Sound wines contain the above elements in proper balance with each other. That can easily be dis¬covered in the lab, but the bottom line is, "Hey, how does it taste?"
WINE OF THE MONTH CLUB CELLAR NOTES
A report on how previous Wine of the Month Club Selections are faring with age.
Obtained from actual tastings of wines under cellar conditions and/or vintner, importer or wholesaler surveys.
May 1987 R. Chianti Clasico, Rsrva. '69. Fossi. Doing fine here. Use.
W. Sonoma Vintage White '85. Geyser Pk. Oxidized Use.
May 1988 R. Zinfandel,'84. Hallmark Cellars. Peaked but holding. Use
W. Chardonnay,'86. La Jolie. Austere. Use.
May 1989 R. Petit Sirah,'88. Cilurzo. Fruit is gone. Use.
W. Orvieto Classico,'87. Bigi. Losing its fruit. Oxidizing. Use.
May 1990 R. Merlot,'87. Columbia. Doing very well. Complexing. Keep or use.
W. Lee Poo Yee, NV. Armand Roux. Nice melding of flavors. Use.
NEED ANOTHER BINDER? Is your present binder bulging with newsletters?
Let us know, and we will ship you an empty one!
Just when Angelino's thought their lush green landscapes were going to dry up into a veritable desert, heaven blessed them with rain, wonderful sweet rain! Unfor¬tunately not enough to eliminate the drought altogether, but enough to keep our "gardens growing".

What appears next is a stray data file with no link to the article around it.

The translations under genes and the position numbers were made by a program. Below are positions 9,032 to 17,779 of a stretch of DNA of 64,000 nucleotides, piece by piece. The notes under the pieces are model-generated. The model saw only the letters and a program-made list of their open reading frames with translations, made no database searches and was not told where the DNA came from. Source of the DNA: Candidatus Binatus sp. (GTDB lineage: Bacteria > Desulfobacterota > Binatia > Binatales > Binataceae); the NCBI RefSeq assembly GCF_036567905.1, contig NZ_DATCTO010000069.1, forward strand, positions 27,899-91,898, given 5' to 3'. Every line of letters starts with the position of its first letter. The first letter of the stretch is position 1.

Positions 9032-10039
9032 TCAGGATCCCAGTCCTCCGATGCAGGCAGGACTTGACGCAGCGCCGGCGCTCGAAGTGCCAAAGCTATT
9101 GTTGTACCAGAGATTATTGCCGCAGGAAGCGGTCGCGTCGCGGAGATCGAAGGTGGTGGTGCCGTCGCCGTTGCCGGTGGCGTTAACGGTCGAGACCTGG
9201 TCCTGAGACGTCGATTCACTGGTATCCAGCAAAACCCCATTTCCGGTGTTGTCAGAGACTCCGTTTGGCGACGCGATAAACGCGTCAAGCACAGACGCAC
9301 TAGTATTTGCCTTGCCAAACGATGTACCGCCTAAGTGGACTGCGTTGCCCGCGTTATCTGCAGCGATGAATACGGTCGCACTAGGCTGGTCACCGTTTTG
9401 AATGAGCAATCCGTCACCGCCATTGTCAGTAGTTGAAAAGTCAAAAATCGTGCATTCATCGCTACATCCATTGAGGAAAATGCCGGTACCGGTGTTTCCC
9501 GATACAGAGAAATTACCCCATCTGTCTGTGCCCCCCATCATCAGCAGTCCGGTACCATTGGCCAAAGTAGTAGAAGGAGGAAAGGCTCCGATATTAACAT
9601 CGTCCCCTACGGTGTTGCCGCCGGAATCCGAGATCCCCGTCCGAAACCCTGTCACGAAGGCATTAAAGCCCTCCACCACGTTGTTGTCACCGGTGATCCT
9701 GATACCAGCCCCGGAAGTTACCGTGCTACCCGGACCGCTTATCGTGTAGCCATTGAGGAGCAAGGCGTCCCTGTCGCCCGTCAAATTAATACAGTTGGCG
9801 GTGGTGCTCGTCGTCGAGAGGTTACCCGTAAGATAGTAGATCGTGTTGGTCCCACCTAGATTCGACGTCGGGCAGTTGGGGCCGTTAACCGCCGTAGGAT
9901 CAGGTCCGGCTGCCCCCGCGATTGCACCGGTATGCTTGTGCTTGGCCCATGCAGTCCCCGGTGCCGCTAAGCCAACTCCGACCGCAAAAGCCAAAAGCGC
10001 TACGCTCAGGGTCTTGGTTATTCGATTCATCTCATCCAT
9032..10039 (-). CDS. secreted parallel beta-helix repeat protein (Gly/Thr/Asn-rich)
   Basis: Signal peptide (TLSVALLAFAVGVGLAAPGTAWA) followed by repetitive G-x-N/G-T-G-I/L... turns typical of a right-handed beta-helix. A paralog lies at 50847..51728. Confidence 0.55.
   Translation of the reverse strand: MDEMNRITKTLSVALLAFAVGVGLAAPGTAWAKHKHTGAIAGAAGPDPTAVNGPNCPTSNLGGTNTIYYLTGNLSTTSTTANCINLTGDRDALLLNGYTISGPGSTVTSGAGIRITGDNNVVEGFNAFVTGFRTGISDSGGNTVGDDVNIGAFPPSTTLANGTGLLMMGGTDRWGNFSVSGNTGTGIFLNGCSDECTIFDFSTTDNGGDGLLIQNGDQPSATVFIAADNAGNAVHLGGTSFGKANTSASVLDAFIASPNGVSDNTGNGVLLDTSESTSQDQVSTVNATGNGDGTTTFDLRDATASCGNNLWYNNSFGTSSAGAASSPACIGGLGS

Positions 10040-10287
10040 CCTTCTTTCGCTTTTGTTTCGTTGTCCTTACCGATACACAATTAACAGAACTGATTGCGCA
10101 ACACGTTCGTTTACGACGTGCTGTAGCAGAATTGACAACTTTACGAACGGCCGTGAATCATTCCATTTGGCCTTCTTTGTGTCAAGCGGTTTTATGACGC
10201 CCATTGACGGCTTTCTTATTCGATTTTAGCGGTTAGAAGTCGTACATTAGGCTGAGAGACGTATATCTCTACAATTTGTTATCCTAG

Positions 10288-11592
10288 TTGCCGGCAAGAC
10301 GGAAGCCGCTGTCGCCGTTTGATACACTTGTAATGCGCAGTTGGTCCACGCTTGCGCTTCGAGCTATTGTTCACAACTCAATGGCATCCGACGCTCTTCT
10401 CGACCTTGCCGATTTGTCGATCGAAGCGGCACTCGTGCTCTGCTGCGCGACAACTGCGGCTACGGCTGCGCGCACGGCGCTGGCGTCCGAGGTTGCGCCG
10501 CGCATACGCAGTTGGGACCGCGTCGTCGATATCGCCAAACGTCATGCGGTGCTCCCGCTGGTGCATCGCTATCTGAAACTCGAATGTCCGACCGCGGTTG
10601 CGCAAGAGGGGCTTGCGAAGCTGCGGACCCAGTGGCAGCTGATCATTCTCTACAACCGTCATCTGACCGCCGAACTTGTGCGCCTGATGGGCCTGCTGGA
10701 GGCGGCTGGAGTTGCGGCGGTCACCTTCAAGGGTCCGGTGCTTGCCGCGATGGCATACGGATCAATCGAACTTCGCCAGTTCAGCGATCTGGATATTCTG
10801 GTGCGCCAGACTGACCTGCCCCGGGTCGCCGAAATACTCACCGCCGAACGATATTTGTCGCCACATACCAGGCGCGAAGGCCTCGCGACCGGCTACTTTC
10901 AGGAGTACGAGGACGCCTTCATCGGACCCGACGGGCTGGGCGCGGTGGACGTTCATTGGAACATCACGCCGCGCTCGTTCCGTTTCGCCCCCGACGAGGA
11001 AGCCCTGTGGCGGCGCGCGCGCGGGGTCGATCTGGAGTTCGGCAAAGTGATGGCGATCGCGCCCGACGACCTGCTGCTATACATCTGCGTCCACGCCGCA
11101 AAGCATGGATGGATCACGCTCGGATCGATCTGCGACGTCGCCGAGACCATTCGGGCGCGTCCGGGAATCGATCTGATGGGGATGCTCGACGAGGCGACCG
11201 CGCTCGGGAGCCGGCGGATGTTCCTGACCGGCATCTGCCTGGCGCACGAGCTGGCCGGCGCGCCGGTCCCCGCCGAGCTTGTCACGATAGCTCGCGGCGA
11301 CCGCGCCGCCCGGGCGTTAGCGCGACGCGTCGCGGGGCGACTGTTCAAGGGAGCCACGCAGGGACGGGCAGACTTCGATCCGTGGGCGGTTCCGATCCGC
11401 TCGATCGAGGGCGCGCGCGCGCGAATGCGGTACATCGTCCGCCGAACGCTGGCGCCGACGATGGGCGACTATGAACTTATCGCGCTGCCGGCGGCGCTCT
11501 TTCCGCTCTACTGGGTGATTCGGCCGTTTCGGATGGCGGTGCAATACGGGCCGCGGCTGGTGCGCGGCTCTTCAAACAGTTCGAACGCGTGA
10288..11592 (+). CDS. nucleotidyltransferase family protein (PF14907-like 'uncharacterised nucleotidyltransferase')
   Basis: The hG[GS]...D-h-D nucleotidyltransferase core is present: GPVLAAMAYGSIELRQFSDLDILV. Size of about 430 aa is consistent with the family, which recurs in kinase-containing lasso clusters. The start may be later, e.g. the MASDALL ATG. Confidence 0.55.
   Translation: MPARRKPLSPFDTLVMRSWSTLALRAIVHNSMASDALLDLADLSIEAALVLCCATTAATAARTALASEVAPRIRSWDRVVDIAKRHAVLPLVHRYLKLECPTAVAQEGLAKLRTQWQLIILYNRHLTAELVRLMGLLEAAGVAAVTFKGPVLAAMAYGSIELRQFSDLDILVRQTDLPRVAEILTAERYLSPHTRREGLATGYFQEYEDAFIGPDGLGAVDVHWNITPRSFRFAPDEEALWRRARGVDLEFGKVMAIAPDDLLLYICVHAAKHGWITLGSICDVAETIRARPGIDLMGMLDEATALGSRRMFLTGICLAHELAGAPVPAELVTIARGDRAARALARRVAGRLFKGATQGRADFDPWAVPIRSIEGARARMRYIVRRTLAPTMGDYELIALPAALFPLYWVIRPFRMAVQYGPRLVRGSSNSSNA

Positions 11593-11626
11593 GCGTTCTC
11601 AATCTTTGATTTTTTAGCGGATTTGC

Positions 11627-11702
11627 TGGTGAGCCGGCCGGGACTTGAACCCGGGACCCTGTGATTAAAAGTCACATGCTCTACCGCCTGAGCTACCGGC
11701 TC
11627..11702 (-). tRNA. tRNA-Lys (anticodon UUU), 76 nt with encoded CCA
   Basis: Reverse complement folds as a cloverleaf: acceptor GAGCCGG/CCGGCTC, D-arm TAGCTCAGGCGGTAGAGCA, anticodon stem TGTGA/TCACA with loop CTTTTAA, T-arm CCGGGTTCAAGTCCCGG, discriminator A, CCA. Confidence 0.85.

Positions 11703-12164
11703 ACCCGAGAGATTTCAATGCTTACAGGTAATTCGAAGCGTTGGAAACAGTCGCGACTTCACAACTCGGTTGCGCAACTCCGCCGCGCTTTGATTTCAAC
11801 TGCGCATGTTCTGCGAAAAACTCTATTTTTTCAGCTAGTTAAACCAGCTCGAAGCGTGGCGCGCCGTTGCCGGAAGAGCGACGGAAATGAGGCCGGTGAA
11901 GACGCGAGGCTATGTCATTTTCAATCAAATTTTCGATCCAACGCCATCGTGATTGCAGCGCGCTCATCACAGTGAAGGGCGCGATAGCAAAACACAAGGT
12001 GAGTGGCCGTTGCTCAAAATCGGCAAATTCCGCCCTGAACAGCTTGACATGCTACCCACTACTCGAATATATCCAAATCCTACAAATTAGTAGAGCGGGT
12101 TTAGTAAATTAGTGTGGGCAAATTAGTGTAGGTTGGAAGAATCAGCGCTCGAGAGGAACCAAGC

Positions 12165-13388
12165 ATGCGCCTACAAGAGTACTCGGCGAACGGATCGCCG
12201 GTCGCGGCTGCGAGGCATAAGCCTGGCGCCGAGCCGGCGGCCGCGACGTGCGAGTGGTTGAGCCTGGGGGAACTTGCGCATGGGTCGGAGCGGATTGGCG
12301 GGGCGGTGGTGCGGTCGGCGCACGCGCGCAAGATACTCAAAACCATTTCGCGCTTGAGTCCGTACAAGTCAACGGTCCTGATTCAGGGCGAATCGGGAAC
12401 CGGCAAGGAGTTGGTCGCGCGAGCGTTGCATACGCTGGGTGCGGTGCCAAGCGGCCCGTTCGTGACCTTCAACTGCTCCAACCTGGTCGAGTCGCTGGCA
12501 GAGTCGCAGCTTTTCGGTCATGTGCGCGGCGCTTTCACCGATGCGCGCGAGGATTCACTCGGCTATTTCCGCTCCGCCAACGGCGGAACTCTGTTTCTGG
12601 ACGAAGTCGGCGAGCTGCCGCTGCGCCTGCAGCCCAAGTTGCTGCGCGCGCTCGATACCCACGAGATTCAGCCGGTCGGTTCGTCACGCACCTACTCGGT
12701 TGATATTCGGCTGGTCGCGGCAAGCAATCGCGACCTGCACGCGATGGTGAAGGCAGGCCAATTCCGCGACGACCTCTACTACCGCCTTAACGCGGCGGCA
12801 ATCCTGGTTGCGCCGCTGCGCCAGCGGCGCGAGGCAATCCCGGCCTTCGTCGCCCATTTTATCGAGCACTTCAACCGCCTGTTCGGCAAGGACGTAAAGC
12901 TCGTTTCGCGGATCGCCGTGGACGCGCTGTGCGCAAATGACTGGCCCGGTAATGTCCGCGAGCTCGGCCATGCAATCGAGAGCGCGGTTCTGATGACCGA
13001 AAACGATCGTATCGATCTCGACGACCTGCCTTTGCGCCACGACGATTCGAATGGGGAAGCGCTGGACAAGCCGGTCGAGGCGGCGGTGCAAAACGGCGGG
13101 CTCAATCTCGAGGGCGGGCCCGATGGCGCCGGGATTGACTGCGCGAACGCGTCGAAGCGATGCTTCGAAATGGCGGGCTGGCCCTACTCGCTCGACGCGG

After spending an arm and a leg on a new sprinkler system to water our newly landscaped home, my husband and I panicked. Like eve¬ryone else in L.A., we were in¬structed to cut back 10 percent on our monthly water usage. How could we? Our new lawn and gar¬den needed massive amounts of watering! Well, due to all the rain we recently received, we are com¬fortable for awhile.
In the kitchen, flowers are as important to me as salt and pepper. I use them not only for garnish, but in salads, soups, desserts, and ice molds. I love venturing out to my garden with my basket and shears to cut fresh unsprayed flowers. Some of my favorite edi-ble flowers are violets, roses, nas¬turtium, pansys, johnny-jump¬ups, lavender and bachelor but¬tons. As much as I love them, fresh flowers never seem to last as long as I would like them to.
There is a way to preserve them! It is easy to do and the final result is beautiful and tasty.
Adventures in Eating
The best way to preserve flow¬ers to garnish cakes or baked goods (or anything your heart fan¬cies!) is to crystalize them. Flow-. ers that have been crystalized while fresh retain their vibrant color and can be stored for up to two years (in a cool dry place). They can turn a simple frosted cake into a piece of art! You can use these flowers anyway you wish. Be creative!